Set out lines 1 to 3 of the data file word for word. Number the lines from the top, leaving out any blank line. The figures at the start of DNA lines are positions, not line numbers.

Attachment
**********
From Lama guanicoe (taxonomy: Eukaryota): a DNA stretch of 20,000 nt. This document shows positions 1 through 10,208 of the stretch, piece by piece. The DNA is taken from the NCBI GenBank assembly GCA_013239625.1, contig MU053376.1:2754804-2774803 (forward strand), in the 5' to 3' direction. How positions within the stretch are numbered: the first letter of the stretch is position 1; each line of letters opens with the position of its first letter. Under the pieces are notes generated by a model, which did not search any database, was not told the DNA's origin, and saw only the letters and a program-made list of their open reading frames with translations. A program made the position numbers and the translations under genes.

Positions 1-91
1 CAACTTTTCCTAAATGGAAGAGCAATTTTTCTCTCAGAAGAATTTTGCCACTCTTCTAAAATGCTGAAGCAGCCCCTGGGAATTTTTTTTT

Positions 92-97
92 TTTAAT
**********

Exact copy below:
From Lama guanicoe (taxonomy: Eukaryota): a DNA stretch of 20,000 nt. This document shows positions 1 through 10,208 of the stretch, piece by piece. The DNA is taken from the NCBI GenBank assembly GCA_013239625.1, contig MU053376.1:2754804-2774803 (forward strand), in the 5' to 3' direction. How positions within the stretch are numbered: the first letter of the stretch is position 1; each line of letters opens with the position of its first letter. Under the pieces are notes generated by a model, which did not search any database, was not told the DNA's origin, and saw only the letters and a program-made list of their open reading frames with translations. A program made the position numbers and the translations under genes.

Positions 1-91
1 CAACTTTTCCTAAATGGAAGAGCAATTTTTCTCTCAGAAGAATTTTGCCACTCTTCTAAAATGCTGAAGCAGCCCCTGGGAATTTTTTTTT